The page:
She writes him after this lifetime of silence.
There’s a tumor. They tell me it’s final.
She adds, My father’s farm burned down—
_ _oh no no no.
_ _First love meant hot vinyl
all through one summer. They crooned
along with that Platters tune
they treasured, “Smoke Gets In Your Eyes.”
Long drought, but they felt exalted by sighs:
for children like them hot love meant salvation—
_ _but no. Oh no.
_ _There’s a beech tree, or was:
are they still there, his incisions
in its trunk? Their crude initials . . .
Her treatment failed, having charred the innards.
How quaint, her diction. Fat clouds gathered,
he vaguely recalls—as they lay in thrall
_ _to their radio—
_ _over thirsty acres.
Rain boded but never fell.
She wants to catch up, that’s all.
Later she’d have a son and daughter,
who in mind dashed through some suburb’s sprinklers.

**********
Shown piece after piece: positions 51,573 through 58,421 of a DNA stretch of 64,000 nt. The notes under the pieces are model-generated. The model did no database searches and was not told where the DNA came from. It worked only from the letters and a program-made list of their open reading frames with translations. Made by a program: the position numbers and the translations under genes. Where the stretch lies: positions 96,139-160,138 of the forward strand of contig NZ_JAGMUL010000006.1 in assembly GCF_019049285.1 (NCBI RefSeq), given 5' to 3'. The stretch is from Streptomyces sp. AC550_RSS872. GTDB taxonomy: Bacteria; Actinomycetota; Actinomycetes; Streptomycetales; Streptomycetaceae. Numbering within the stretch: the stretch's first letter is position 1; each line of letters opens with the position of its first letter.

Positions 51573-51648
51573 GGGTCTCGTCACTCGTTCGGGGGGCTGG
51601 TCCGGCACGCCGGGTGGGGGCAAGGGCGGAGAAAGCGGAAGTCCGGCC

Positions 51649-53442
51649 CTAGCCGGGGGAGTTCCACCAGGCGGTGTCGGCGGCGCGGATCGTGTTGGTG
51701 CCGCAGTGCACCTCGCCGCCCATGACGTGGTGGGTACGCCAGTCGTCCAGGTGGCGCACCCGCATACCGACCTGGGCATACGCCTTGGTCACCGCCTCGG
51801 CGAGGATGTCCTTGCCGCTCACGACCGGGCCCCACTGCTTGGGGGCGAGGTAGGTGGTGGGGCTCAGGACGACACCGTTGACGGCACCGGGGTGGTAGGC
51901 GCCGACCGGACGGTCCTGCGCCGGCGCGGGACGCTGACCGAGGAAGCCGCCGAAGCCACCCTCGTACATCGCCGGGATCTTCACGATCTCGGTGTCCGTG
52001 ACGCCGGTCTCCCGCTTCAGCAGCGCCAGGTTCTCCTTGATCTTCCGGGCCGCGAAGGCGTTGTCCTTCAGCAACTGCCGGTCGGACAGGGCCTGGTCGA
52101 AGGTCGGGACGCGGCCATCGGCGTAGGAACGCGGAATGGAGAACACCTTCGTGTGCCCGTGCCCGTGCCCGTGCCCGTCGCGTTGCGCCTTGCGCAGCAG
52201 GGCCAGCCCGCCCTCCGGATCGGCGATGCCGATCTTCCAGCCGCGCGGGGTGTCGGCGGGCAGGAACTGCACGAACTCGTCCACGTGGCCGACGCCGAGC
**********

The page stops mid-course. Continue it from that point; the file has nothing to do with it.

They must look like each other, would not be taken
_ _for his children. No.
_ _He imagines specters:
gap-beaked turkeys shaking
dry wattles, mute geese scolding,
and her late old man’s late cows and heifers
inaudibly bawling in stalls of cinder.
Absence, silence. After some brief season—
_ _ what can he do?—
_ _her disaster will kill her.
Both adults, the children.
Perhaps that’s consolation.
He and she scarcely noticed dead leaves
and corn in the fields, wizened at seed.
Sydney Lea was Vermont poet laureate from 2011 to 2015. He is the author of thirteen poetry collections, including the forthcoming Here (Four Way Books, anticipated September 2019), a novel, and four volumes of personal essays, including What’s the Story?: Reflections on a Life Grown Long (Green Writers Press, 2015). The founder and longtime editor of New England Review and a former Pulitzer finalist, he lives in Newbury, Vermont. (updated 4/2019)